File Permissions

asked 2014-10-08 01:58:50 -0500

updated 2014-10-08 02:08:20 -0500

I do some webdev stuff and I got tired of the usual /var/www/html path. So I decided to make a symbolic link in my ~ directory (it's called ~/Programming/www-workspace). I added my user to the apache group and changed the ownership of /var/www/html to myusername:apache (using chmod -R). This was somewhat successful in that I can now navigate through those folders as my normal user, I can create files etc.

What is not working though, is the fact that when I put a new file into that folder structure it has my user and group by default. So ls produces something like:

-rw-r-----. 1 myusername myusername  50937 Oct  8 08:18 Chart.min.js

Which means that apache can't access them so I run chmod and chown and get something like this:

-rwxr-xr-x. 1 myusername apache      50937 Oct  8 08:22 Chart.min.js

But apache still can't access it. The only solution that I have come to is to cat Chart.min.js > tmp then rm Chart.min.js then mv tmp Chart.min.js and chmod (although I don't think that's necessary).

It seems stupid that this last attempt should work but chown and chmod don't.

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Comments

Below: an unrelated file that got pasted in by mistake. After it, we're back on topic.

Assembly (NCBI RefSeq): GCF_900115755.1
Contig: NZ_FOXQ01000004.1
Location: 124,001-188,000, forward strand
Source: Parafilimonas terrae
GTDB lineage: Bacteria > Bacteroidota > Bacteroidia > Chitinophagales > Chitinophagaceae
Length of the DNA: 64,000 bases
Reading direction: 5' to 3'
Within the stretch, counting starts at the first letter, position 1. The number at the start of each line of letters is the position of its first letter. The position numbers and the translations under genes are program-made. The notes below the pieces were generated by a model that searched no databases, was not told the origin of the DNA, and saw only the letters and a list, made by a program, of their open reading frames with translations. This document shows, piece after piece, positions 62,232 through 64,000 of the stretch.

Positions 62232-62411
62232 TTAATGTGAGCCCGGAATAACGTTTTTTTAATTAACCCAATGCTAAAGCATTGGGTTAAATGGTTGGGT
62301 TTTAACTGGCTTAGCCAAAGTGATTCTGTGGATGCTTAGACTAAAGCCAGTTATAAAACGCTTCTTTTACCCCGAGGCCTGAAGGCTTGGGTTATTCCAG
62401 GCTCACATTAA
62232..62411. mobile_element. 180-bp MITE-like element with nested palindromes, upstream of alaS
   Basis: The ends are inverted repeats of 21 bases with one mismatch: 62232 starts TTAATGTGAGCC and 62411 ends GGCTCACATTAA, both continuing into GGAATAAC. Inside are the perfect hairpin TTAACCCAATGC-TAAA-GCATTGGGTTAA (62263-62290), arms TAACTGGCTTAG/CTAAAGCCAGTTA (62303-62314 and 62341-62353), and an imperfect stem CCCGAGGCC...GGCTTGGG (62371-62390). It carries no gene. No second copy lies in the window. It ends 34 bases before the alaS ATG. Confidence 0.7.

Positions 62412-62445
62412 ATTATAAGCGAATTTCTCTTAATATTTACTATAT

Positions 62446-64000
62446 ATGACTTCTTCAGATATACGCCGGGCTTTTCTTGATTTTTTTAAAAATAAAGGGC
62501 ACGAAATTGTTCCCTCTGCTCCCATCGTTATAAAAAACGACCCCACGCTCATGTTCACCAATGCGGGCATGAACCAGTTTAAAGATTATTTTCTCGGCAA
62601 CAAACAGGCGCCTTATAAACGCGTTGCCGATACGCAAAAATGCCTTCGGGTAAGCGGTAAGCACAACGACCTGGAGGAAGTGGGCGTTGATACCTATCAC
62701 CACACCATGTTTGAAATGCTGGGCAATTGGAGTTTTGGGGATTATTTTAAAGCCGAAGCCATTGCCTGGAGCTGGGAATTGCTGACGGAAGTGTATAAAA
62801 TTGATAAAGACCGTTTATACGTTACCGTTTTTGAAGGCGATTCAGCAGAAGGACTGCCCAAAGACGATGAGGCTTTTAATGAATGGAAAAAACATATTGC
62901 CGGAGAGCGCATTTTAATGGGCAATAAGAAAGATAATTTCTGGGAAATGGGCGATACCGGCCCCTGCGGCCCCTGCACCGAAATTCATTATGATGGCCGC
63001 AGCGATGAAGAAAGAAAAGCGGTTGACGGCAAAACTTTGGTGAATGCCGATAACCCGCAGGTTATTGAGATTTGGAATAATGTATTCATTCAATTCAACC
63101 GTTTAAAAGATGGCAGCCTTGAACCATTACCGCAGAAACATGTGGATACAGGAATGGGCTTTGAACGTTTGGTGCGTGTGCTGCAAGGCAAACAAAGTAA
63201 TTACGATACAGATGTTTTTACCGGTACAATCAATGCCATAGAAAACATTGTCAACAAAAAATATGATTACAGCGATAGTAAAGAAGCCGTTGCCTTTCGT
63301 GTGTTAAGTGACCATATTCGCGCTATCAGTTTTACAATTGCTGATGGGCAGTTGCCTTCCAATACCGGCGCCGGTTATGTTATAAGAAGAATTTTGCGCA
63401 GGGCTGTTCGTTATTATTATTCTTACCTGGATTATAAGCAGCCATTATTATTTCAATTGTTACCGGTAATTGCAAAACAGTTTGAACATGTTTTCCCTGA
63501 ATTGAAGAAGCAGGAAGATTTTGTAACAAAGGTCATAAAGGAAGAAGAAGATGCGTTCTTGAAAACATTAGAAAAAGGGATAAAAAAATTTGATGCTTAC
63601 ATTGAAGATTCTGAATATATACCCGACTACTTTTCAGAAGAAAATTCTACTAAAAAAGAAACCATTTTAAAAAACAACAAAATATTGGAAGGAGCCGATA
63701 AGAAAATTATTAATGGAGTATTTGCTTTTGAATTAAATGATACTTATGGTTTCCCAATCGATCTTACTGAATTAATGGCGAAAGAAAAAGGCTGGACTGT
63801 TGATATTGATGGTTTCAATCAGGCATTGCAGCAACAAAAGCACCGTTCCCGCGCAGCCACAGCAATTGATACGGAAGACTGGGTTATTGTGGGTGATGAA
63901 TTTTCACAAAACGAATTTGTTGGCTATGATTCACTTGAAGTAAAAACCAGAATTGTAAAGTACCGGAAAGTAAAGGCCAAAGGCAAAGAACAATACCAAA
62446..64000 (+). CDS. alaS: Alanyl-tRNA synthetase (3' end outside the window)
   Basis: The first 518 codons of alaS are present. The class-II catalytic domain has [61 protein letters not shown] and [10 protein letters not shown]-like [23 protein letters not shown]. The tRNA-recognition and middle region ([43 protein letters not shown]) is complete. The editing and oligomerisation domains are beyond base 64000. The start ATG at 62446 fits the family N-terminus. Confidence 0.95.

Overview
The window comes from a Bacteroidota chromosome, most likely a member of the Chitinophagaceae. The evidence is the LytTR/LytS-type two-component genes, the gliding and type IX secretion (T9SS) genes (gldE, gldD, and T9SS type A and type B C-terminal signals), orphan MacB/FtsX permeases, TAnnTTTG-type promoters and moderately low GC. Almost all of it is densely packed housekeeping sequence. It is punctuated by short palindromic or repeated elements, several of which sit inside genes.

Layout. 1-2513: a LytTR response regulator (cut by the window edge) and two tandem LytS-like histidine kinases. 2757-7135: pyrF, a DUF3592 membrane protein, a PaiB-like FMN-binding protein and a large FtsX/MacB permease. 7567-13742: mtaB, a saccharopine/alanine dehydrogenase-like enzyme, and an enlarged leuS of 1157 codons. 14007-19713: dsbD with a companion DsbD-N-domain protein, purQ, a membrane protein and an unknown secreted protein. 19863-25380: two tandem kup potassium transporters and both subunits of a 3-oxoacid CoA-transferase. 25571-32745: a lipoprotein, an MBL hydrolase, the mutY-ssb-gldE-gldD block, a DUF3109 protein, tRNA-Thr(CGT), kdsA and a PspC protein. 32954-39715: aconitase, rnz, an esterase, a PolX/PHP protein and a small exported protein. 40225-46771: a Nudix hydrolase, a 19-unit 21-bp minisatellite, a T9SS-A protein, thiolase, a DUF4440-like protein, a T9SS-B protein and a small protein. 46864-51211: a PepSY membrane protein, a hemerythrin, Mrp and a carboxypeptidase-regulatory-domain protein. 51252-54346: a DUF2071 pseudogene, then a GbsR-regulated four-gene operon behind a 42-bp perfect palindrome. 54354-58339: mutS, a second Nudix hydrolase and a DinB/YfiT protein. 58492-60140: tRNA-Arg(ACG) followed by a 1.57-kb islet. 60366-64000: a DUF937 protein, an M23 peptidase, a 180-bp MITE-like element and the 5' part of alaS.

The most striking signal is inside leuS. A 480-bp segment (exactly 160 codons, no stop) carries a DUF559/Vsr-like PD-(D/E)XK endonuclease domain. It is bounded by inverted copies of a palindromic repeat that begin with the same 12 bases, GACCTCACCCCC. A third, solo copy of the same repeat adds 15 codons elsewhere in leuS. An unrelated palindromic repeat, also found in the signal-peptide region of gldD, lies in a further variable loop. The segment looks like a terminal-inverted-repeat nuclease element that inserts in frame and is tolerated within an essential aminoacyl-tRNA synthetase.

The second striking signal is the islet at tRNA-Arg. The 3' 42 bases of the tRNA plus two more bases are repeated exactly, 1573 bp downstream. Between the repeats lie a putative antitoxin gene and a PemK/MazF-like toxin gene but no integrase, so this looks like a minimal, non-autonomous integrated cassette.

Did you check the selinux context? Did you check /var/log/audit.log for any selinux denials? Try setting selinux in persmissive mode and then see what you get.

FranciscoD_ gravatar imageFranciscoD_ ( 2014-10-08 02:56:00 -0500 )edit

A simpler way to develop is to set up public_html for each user and use that. It's a bad idea to modify permissions of system directories.

http://www.if-not-true-then-false.com/2010/enable-apache-userdir-with-selinux-on-fedora-centos-red-hat-rhel/

FranciscoD_ gravatar imageFranciscoD_ ( 2014-10-08 02:57:14 -0500 )edit

Thanks, now I get the concept of public_html directories. Would you mind working that into an answer that I can accept?

jcuenod gravatar imagejcuenod ( 2014-10-08 08:30:09 -0500 )edit